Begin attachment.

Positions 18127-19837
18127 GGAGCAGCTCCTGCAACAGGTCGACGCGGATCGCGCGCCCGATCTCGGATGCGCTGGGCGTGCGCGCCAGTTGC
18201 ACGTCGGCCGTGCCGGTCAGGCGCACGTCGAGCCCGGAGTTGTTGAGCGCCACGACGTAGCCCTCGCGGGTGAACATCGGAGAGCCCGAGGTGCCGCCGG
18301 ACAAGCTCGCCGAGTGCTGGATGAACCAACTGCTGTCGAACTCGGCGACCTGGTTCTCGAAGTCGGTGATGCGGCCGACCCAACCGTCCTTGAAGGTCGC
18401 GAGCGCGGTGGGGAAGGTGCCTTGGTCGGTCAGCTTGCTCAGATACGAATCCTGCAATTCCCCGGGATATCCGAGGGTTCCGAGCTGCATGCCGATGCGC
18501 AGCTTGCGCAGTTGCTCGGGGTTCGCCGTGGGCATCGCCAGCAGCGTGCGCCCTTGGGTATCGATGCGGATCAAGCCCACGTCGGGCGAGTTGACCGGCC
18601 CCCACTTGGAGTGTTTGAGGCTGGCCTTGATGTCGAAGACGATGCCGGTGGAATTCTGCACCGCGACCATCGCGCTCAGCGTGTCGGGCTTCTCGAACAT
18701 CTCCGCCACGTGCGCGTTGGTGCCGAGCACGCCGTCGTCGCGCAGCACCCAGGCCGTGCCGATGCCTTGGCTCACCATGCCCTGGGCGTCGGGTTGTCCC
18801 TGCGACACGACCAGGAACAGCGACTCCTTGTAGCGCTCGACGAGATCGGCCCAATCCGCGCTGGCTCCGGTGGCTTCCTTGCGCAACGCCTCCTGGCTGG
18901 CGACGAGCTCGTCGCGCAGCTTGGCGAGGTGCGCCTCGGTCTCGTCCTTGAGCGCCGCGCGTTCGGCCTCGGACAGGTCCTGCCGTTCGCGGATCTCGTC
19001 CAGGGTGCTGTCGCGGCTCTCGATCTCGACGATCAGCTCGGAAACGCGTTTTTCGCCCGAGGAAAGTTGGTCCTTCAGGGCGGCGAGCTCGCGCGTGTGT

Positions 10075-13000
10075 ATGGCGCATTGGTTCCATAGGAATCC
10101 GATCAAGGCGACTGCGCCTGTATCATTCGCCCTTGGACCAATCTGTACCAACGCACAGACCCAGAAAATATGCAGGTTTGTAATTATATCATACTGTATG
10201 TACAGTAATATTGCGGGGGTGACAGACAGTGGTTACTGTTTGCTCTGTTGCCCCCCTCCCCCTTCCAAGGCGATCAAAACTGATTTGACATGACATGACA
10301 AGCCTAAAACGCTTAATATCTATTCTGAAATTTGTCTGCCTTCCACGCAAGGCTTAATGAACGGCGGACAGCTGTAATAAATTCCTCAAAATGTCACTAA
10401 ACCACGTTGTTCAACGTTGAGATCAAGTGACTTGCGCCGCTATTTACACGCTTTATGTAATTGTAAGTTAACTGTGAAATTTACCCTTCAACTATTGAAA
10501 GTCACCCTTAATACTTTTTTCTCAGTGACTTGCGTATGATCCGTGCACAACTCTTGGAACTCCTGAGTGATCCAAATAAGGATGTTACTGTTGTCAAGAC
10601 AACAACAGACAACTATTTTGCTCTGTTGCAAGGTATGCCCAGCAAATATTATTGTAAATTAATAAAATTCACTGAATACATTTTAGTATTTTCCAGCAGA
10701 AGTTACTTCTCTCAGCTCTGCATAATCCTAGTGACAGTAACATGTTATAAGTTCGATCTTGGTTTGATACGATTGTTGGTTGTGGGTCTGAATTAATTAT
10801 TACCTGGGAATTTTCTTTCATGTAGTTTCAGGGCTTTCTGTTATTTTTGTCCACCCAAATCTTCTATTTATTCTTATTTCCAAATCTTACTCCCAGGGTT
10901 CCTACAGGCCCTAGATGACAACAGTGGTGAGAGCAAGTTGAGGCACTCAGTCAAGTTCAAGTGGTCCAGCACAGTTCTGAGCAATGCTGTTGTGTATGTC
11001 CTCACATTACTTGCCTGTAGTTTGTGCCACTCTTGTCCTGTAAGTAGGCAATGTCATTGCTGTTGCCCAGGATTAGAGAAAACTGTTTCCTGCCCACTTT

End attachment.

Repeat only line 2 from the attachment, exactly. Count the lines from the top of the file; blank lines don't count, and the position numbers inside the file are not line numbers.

18127 GGAGCAGCTCCTGCAACAGGTCGACGCGGATCGCGCGCCCGATCTCGGATGCGCTGGGCGTGCGCGCCAGTTGC